Title: The Hidden Goddess: The Quest for the Divine Feminine in the Judeo-Christian Tradition from Asherah to Mary Magdalene
Publisher: Moon Books
Author: Laurie Martin-Gardner
Price: $12.95 / $6.49
Did God have a wife? Was Jesus married? What were the asherah poles? Did Adam have more than one wife? What were “the high places” where so many Kings of ancient Israel prayed? And who were they praying to?
In this short primer on Goddess Spirituality, author Laurie Martin-Gardner takes the reader on a brief but informative tour of the divine feminine in the Hebrew and Christian scriptures. Over the course of six chapters, she delves into the history and worship of Asherah, Lilith, Eve, Wisdom, the Shekinah, Matronit, the Virgin Mary, and Mary Magdalene. Drawing on both primary and secondary source material, The Hidden Goddess addresses the question of “who is the divine feminine in Judaism and Christianity?” while also providing those who are still curious with additional resources.
I was already familiar with some of the material laid out by Martin-Gardner, but it was still satisfying to go back and refresh my knowledge, and learn a few new things along the way. In the early chapters, for example, Martin-Gardner neatly lays out the chronology of the worship of Asherah in ancient Israel*. It was most definitely not a case of the Hebrews simply declaring Yahweh to be the One God and that was that. Hebrews themselves, including many of the Kings, worshipped Asherah, to the point that her idol was housed in the Temple of Yahweh for centuries. And, in the famous confrontation between Elijah and the prophets of Baal, the latter are slaughtered to the last man — but the prophets of Asherah are spared.
Martin-Gardner continues forward through time, through the destruction of the Temple, the conquest of Israel by various foreign powers, and the rise and spread of Christianity. In the Virgin Mary and Mary Magdalene, she finds but the two most recent manifestations of the divine feminine; one, the perfect mother around whom numerous myths and miracles have collected; the other, an imperfect woman who loved and grieved and challenged the norms of her society.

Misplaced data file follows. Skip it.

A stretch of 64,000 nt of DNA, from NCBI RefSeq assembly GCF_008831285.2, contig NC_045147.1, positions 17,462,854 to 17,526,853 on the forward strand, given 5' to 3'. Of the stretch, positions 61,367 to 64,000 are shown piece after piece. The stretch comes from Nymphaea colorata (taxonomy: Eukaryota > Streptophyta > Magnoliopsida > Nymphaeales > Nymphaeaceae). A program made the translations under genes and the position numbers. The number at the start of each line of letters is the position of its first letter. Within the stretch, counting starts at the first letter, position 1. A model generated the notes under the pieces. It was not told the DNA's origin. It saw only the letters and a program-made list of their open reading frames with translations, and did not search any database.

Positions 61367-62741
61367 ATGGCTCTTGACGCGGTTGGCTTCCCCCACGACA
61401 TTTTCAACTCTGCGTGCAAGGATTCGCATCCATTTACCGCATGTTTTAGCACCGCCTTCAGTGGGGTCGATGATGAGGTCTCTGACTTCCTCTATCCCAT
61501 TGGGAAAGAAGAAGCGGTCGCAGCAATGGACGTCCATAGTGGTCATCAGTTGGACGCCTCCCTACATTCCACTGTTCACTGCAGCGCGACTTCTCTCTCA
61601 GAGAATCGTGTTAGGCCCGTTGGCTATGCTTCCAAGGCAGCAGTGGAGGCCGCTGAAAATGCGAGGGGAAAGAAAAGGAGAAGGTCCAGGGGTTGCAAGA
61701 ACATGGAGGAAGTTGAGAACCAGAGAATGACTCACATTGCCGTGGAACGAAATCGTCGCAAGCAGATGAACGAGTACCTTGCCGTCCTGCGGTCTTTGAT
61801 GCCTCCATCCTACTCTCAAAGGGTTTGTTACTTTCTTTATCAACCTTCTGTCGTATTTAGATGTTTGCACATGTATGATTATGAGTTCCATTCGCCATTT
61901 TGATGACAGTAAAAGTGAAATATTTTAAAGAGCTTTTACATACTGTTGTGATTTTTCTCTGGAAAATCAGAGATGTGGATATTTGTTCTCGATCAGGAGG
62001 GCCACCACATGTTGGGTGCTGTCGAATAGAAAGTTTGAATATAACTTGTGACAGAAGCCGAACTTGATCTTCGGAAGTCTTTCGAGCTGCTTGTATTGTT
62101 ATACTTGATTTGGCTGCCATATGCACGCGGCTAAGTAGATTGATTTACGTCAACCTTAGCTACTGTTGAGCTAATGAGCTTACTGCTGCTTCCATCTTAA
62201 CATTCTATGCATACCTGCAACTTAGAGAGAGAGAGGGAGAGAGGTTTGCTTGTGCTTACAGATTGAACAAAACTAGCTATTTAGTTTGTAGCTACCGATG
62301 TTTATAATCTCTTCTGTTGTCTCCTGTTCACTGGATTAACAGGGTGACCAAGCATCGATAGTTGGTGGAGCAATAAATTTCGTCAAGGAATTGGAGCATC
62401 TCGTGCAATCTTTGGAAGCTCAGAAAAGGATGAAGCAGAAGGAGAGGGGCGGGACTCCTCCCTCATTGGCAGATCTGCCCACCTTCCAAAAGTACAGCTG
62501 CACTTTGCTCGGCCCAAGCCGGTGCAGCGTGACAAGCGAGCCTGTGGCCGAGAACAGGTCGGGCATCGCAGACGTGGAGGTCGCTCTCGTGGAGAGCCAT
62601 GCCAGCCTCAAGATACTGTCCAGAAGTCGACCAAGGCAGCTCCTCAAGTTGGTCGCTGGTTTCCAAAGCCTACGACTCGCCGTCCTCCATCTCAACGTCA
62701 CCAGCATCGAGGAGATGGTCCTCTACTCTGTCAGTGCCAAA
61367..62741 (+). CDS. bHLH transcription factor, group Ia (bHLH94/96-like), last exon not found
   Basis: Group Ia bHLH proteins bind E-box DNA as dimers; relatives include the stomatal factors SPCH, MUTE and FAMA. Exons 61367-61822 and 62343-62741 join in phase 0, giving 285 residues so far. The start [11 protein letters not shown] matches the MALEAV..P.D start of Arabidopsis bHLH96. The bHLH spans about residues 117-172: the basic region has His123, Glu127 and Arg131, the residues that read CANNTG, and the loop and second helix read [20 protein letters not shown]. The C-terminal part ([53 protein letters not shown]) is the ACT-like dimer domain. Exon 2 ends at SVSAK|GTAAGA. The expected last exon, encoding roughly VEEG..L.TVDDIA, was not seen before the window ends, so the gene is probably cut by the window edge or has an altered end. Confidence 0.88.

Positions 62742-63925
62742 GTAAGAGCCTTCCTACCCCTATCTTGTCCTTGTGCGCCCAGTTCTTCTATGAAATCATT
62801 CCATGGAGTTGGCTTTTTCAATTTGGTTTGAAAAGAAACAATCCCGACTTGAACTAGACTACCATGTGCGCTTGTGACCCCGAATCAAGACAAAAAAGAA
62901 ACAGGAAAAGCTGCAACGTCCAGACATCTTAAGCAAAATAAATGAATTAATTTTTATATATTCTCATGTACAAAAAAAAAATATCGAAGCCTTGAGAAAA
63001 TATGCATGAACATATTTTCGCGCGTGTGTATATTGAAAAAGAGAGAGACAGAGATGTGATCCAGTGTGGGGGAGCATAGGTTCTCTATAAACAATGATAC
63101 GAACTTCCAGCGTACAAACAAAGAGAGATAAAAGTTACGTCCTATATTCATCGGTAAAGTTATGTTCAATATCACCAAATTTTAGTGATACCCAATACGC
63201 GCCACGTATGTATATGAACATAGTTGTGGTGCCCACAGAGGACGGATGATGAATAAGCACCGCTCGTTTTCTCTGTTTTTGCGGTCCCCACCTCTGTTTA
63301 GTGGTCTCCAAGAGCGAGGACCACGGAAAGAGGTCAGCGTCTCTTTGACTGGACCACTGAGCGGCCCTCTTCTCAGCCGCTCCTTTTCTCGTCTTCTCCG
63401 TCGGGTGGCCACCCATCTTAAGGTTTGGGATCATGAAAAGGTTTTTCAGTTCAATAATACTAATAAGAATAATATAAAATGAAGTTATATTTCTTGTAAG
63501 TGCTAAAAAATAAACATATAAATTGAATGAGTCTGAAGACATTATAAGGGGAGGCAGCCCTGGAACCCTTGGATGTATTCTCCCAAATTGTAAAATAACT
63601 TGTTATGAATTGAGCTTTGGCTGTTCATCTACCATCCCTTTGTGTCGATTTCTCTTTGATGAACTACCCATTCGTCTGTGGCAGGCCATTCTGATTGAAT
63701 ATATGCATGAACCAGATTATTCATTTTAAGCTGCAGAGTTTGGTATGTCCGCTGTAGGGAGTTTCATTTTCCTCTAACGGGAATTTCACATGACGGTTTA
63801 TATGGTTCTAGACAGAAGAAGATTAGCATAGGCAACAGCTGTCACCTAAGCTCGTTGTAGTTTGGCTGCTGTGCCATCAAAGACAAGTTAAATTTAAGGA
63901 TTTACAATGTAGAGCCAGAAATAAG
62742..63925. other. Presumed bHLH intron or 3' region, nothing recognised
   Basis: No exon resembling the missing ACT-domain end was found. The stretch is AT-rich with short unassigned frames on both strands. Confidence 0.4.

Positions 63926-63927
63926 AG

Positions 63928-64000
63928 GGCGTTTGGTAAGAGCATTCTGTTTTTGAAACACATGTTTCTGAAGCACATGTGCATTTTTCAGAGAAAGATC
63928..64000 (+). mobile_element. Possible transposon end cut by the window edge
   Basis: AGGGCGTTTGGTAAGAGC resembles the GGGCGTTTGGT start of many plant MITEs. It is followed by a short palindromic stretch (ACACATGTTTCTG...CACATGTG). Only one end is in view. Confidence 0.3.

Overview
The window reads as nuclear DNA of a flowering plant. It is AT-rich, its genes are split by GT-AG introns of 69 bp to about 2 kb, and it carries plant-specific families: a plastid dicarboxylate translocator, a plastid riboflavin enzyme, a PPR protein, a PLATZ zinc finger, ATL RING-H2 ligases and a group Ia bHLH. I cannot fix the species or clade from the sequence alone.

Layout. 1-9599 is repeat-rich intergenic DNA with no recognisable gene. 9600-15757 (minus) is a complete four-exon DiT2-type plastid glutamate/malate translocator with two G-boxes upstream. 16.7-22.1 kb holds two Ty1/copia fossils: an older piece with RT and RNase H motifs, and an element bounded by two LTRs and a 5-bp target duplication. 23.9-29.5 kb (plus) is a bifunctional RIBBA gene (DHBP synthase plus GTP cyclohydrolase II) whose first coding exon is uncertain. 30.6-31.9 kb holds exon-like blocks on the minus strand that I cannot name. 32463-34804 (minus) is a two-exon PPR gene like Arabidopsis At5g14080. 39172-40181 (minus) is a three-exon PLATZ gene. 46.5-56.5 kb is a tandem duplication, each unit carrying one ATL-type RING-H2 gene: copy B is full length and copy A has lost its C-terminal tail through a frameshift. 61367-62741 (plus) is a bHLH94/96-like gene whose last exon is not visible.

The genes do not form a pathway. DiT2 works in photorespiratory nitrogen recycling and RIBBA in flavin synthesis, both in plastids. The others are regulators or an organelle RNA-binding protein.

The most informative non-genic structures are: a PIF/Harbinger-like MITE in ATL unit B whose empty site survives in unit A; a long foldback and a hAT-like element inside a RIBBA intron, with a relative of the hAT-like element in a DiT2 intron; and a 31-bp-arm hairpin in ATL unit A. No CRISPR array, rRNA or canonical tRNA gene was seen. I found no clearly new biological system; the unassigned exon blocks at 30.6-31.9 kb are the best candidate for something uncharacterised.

If I have one complaint, it is about the use of the term Judeo-Christian. It has (rightly) come under criticism in academia for conflating the two traditions into a single whole; for sublimating Judaism under Christinaity; for assuming an uninterrupted lineage stretching from the ancient Near East through the modern-day West; and for assuming too much similarity between the many, many different sects of Judaism and Christianity; among other things. A better term would have been Abrahamic religions or Abrahamic traditions (which also would have allowed for an examination of the divine feminine in Baha’i, Islam, and The LDS Church, among others, if the author had been interested in doing so).
The Hidden Goddess is a terrific introductory text on the divine feminine in Judaism and Christianity. As the author herself notes, though, it is just that: an introduction. Take what you learn here, pick up a few of the recommended texts, then a few more, and keep learning.
*Personally, I would love to see Moon Books release a text on the Canaanite pantheon, as they have other pantheons.
[Rebecca Buchanan is the editor of the Pagan literary ezine, Eternal Haunted Summer. A complete list of her publications can be found there.]